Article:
Montreal plans to ban plastic shopping bags by 2018
Tuesday, February 23, 2016, 5:18 PM - It was an undertaking that failed to gain support in one of Canada's biggest cities, but now Montreal, Que., plans to ban the use of plastic bags by 2018, according to city mayor Denis Coderre.
While plastic bags are currently banned in several small municipalities in Canada, Montreal will become the first major city to put a ban in place.
A similar initiative was proposed by Toronto city council in January 2013, but the bag ban and the five cent fee for use was overturned by November of the same year, leaving it up to individual retailers if they want to charge for plastic bags.
Montreal officials say the decision was made based on recommendations from the city's environmental committee.
"You will understand that our plan is the result of extensive analysis and thoughtful reflection," Coderre said, according to the CBC.
"Lightweight bags, which are used by the billions, are volatile and represent a clear environmental concern."
The city will give consumers and the retail industry two years to prepare, which applies to lightweight plastic shopping bags as well as bags that are oxo-degradable, oxo-fragmentable, oxo-biodegradable and biodegradable.
PLASTIC WASTE A BIG CONCERN IN CANADA
According to the Greener Footprints Society, a not-for-profit environmental advocacy group based in B.C., Canadians use between 9 and 15 billion plastic shopping bags a year which, if tied together, would be enough to circle the Earth 55 times.
It's estimated that 1 billion tonnes of plastic have been discarded globally since the 1950s and research suggests it will take up to 500 years for some forms to biodegrade.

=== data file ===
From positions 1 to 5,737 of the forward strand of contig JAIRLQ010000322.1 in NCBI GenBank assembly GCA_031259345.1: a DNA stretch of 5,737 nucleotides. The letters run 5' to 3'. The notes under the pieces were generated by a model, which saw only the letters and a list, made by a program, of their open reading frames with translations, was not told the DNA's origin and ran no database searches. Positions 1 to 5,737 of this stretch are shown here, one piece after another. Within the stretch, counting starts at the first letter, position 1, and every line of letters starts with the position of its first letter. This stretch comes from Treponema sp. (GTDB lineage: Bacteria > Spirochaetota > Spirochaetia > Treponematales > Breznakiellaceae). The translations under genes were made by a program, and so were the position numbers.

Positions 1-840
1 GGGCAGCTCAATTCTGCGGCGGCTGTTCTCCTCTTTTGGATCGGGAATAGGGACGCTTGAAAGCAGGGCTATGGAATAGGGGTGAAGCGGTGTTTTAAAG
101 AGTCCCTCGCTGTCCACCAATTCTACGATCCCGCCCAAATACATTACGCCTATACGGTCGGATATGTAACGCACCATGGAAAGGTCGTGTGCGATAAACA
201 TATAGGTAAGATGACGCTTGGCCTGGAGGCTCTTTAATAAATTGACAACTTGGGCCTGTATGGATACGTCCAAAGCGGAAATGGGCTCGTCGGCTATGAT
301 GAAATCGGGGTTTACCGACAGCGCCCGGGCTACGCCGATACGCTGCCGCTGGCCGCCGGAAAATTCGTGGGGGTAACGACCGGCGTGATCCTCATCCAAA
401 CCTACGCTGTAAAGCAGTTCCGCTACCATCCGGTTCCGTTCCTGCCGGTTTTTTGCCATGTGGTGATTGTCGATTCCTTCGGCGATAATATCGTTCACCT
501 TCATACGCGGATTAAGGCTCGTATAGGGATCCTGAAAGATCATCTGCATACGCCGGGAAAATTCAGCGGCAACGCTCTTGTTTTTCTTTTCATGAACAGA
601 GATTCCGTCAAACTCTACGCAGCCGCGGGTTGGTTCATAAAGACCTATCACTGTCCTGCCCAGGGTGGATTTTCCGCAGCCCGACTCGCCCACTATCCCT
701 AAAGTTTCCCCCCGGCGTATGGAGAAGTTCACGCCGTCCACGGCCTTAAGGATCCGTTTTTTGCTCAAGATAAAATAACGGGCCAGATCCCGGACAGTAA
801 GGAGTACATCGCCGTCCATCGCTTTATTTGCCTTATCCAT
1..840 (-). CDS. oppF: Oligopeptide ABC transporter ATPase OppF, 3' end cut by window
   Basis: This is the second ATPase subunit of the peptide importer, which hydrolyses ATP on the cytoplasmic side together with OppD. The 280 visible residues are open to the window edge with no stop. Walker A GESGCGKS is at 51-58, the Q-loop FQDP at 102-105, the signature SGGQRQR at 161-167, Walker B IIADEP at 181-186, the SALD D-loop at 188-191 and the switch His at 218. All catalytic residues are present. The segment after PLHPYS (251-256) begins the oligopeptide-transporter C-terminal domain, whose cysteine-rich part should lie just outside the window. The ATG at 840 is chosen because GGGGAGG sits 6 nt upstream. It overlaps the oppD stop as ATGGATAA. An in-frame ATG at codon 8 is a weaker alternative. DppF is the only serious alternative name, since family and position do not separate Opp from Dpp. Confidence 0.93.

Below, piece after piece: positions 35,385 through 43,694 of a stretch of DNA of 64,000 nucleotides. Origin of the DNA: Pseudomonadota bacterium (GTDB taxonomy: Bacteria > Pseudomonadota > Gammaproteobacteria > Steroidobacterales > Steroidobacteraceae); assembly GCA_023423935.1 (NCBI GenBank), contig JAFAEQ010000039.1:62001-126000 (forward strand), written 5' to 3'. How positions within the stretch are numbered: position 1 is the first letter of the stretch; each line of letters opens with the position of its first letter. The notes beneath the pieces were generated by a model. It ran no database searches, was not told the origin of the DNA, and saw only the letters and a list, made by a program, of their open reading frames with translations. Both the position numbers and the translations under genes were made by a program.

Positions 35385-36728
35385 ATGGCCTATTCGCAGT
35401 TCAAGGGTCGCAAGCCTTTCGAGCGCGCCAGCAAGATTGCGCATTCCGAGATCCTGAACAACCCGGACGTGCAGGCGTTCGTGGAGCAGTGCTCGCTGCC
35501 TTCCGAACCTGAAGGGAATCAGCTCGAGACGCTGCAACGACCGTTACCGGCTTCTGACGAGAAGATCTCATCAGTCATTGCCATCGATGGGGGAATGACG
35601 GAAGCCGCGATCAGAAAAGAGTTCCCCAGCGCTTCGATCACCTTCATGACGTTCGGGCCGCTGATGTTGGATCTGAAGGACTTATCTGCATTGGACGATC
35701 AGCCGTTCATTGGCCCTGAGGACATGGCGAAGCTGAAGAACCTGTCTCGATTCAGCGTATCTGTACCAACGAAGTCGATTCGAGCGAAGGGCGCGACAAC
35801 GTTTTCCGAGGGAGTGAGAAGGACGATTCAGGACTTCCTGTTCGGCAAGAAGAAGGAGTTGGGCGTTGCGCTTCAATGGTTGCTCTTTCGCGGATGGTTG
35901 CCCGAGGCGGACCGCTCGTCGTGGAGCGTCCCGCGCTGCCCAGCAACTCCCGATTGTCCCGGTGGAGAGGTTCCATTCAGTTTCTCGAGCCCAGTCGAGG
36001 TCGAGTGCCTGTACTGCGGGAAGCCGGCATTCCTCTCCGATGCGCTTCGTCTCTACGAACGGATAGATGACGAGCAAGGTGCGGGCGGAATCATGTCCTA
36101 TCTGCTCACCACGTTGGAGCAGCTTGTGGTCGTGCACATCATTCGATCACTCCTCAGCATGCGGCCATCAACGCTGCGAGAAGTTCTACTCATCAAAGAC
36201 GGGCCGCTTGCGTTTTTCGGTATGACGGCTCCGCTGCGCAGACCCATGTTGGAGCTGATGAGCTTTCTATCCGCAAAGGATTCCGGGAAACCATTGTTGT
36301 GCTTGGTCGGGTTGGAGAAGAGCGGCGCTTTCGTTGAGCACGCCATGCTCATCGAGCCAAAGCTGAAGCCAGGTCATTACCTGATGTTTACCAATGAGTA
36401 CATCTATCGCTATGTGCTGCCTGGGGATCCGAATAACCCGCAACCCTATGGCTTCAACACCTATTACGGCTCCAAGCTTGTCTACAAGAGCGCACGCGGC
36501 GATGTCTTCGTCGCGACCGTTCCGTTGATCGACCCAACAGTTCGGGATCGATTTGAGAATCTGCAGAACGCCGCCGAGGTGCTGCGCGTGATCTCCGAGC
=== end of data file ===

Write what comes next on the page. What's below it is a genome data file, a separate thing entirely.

According to the U.S. Environmental Protection Agency, only 8% of the total plastic waste generated in 2010 in the U.S. actually made it to recycling plants.
The other 92% was shuffled off to landfills or found its way into the water.
According to the CBC, paper and plastic makes up roughly 20 per cent of the waste collected from homes in Ottawa, Ont. Approximately 55 per cent of that waste currently ends up in the landfill. While that suggests Canadian cities may be faring better than some U.S. cities, both statistics suggest more needs to be done to keep plastic waste out of landfills.
IS BANNING PLASTIC BAGS A GOOD IDEA?
In June 2013, The Weather Network posted an informal poll asking if banning plastic bags was a good idea.
The results were somewhat split.
Of the 1,443 votes, 58% voted yes, 38% voted no and 4% remained undecided:
Results from an informal online poll by The Weather Network, June 2013.
Some critics have questioned whether or not a plastic bag ban is an effective way to cut down on waste.
"Toronto tried and it got some people bringing reusable bags ... but even without the ban, now we just pay $0.05 per bag," Carrie L. commented on The Weather Network's website.
"I think having better composting programs for multi-unit dwellings would be a better environmental initiative to focus on."
"It is not effective," Cathy Grosz said.
"People tend to reuse the plastic bags for other purposes like garbage. If the plastic bags are banned at the checkout, then people will just buy them and most likely will not buy the biodegradable as they are way more expensive then the average plastic bags. So in the end, the same amount of plastic bags ends up in the waste system."
Opinions were split on Twitter as well:
@weathernetwork yes!! Our entire country needs to ban them!— Nicole (@turtlechica) February 23, 2016
@weathernetwork Bad idea to ban plastic bags. They're useful for many reasons that paper just can't handle. Plastic has its place.— Karen Hegmann (@karenhegmann) February 23, 2016
Still, environmentalists say the ban is a step in the right direction.
Mayor Coderre says he hopes the city's ban, which will go into effect on January 1, 2018, will become a model for other Canadian cities.